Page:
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‘Disney’s Haunted Mansion’ (review, 2023)

Disney / Buena Vista

Can dead things come back to the world of the living?

I used to hope so. But it’s starting to look like no power in this world or the next is going to resurrect the Haunted Mansion movie franchise, considering that both versions mangled it, and both crashed hard at the box office.

Unless your money’s on the Muppets, I would say this year’s long-awaited (well, me-awaited) Haunted Mansion has put the final nail in its coffin… and it may well be better off dead.

For twenty years I kept hope alive. I convinced myself the awful 2003 version tanked simply because it had the wrong creative team.

Rob Minkoff (The Lion King) and David Berenbaum (Elf) had solid creative pedigrees… but they clearly weren’t fans of the ride.

Consequently, they did the kinds of things that people do when they assume their ignorance is an asset and tried to fix things that didn’t need fixing. The Dad’s-working-too-hard-to-be-Dad plotline was completely at odds with the tone of the ride… and they ripped it off from Hook anyway. Many beloved ghosts were reduced to walk-ons. The singing busts became a one-note (ba-dump) gag, while Jennifer Tilly played the imperious Madame Leota as a whispering sex kitten.

And then there was Eddie Murphy, mugging and goofing like he was still riding on some leftover zany from The Adventures of Pluto Nash.

So when we heard in 2010 that Guillermo del Toro would be giving the Haunted Mansion a do-over (Jesus, has it been that long?), I felt my faith rewarded—or at least given a second wind. There were intriguing rumors that the Hatbox Ghost would be taking a central role. This was five years before Hatbox was restored to his perch in the attic, so del Toro was clearly mining some very deep veins. Reports that he planned to deal with grief and loss in his script were unexpected but not a dealbreaker… it wasn’t too far-fetched for a ghost story. And I was reassured by his reverence for the ride.

Unfortunately, del Toro’s version had trouble materializing and he eventually moved on to other realms. When I first heard the names of director Justin Simien and screenwriter Katie Dippold attached to the project—both talented up-and comers—I decided I would give the new guys a chance. As Dippold kept promising us, she too was a fan. Everything we loved about the ride would find a home in the new movie. The trailer (which I wrote about earlier) seemed to bear that promise out. It looked like fun—almost a love letter to my all-time favorite dark ride.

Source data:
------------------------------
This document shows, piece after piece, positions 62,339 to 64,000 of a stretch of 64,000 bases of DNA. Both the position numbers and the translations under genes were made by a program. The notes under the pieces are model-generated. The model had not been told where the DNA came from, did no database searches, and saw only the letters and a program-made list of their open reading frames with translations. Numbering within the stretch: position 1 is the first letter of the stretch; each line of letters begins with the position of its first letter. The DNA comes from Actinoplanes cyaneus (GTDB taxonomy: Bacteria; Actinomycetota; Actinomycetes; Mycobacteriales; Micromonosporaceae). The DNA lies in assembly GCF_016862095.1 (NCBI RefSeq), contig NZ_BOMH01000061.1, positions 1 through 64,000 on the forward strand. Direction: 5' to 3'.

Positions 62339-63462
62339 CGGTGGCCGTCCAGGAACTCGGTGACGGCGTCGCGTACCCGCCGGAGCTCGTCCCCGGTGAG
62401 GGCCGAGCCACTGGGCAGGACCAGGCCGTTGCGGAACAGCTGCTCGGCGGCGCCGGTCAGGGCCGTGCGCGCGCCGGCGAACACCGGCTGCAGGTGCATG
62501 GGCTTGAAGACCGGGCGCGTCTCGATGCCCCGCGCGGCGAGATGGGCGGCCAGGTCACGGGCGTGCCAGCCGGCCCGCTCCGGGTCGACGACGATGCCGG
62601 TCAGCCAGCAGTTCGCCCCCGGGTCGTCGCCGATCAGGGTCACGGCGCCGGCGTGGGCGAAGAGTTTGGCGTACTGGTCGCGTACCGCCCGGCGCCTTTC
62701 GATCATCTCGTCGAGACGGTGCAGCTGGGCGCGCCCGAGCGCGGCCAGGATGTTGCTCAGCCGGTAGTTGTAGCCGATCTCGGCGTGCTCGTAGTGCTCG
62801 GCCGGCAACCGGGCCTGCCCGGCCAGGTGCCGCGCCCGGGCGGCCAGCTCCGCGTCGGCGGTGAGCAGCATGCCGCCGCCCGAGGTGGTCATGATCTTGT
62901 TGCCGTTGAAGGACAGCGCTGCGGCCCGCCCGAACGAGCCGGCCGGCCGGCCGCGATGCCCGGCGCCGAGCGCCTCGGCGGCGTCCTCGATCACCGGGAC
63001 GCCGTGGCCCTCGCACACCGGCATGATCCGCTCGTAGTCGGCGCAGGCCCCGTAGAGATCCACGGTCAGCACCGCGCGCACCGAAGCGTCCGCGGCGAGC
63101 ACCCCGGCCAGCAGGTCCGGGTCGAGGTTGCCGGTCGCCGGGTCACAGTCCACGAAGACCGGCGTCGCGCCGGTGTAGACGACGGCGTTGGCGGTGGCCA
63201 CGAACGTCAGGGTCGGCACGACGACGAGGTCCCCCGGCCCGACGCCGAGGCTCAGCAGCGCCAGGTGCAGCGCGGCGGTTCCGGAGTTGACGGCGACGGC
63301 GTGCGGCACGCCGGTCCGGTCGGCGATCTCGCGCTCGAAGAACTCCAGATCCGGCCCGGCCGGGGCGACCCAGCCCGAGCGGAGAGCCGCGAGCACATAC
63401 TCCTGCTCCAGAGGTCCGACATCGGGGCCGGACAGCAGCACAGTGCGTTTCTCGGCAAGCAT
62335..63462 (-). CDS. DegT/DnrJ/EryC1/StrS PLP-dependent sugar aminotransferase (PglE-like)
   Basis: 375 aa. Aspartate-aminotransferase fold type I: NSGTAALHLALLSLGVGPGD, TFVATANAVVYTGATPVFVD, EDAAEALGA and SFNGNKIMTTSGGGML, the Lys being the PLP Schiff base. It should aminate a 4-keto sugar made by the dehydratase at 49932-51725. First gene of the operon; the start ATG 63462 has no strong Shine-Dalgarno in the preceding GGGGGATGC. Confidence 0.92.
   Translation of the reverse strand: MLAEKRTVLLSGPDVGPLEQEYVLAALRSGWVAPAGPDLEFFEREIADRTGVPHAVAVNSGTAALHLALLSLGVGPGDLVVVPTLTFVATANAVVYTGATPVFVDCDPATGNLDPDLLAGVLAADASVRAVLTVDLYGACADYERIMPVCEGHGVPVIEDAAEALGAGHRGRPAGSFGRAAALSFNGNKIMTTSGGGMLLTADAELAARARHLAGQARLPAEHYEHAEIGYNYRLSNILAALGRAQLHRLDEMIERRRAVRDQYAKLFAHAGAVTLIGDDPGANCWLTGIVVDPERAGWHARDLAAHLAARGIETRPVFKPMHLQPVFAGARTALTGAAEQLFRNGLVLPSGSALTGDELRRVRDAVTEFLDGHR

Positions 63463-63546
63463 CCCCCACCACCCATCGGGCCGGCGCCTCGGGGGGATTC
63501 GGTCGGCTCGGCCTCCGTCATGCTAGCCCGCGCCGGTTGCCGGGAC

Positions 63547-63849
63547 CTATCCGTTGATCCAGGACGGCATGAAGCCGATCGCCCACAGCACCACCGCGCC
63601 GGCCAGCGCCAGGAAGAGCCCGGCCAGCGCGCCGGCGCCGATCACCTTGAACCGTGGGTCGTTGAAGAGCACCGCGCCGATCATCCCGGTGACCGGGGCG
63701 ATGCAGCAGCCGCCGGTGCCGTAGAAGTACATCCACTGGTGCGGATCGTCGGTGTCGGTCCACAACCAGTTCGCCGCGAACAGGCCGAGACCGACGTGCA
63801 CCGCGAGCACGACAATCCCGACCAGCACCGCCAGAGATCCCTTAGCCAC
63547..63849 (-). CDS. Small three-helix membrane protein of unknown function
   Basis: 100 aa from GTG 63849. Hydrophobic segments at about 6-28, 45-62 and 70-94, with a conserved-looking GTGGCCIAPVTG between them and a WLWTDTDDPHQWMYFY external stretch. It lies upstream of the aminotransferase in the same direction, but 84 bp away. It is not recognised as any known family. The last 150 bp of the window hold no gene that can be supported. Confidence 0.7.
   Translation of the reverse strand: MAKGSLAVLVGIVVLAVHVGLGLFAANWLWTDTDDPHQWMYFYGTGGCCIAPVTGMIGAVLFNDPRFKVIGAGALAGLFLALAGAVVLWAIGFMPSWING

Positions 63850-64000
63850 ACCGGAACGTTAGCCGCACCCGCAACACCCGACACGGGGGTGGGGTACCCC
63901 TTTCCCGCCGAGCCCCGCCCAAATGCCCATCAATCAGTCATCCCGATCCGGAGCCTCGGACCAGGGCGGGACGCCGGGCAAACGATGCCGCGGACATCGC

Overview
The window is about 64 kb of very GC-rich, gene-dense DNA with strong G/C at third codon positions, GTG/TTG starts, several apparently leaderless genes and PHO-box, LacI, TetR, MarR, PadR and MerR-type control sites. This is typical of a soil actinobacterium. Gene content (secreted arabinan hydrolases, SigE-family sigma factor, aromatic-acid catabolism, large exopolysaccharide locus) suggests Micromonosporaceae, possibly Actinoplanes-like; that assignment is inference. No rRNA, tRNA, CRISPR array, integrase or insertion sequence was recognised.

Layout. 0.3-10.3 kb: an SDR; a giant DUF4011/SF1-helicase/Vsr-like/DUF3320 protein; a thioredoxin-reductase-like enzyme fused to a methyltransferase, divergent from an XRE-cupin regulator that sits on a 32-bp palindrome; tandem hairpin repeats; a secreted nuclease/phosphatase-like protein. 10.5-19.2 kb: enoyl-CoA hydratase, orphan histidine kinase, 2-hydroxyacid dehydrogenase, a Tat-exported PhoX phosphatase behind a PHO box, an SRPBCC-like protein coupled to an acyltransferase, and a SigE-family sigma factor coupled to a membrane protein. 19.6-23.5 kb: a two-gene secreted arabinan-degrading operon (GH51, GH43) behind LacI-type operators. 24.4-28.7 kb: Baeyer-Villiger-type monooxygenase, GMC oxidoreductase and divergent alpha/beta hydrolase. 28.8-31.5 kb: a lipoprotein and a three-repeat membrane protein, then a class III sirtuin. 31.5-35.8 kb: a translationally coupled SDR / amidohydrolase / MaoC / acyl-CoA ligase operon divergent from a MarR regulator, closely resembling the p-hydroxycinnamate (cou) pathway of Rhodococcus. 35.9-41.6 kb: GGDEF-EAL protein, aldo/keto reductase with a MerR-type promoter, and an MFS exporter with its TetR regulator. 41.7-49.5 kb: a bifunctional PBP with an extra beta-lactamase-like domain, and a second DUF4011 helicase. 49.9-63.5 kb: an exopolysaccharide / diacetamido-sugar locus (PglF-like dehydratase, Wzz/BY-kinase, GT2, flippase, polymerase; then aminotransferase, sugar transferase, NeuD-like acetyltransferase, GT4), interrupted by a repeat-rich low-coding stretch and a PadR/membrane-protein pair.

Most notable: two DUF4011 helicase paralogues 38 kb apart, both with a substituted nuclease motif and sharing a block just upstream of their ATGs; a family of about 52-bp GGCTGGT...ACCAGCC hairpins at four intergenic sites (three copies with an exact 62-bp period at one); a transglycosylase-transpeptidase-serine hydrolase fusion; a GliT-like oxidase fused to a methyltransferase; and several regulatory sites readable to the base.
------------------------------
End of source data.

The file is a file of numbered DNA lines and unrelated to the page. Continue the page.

The 2023 Haunted Mansion is a lot closer to del Toro’s description than I would have guessed.

It starts on a heavy note of grief. Ben Matthias (the always superb and frequently sad-eyed LaKeith Stanfield) is a physicist who is mourning the death of his wife, a New Orleans ghost tour guide. Hoping to find her again, Ben has built a camera lens that can supposedly photograph spirits. One day he’s hired by a self-proclaimed priest and exorcist (Owen Wilson, who does not say wow once in the entire movie, though you never stop waiting for it) to document ghosts in a crumbling mansion owned by a mother and son (Rosario Dawson and Chase Dillon). As a scientist, Ben remains a firm unbeliever until a hitchhiking ghost follows him home, and—just as the Ghost Host promises us—haunts him until he returns.

After that, we steer hard into Shirley Jackson-meets-Ghostbusters territory, pitting an unlikely quartet of ghost hunters—the scientist, the exorcist, a psychic (Tiffany Haddish), and an antiquarian (Danny DeVito)—against an army of spooks. The big bads are all well-known to HM fans: the hatchet-wielding Bride, the not-at-all-redundant Hatchet Ghost, the Haunted Armor… and, just as del Toro proposed, Hatbox Ghost as the boss villain (played by nerdo-creepo Jared Leto). Fan favorites like the Organist, chandelier-swinging Rollo Rumkin, the Duelists, the Stretching Portrait ghosts, and just about everyone you remember from the ride are in the host of ghosts—with exceptions. The Singing Busts are absent. Also, where the freak is the Ghost Host (yeah, I know, he’s supposed to be Hatchet Ghost, but then he should talk like Paul Frees)? On the plus side, Madame Leota is back at the center of things, played to the hilt by that all-time great scream queen, Jamie Lee Curtis.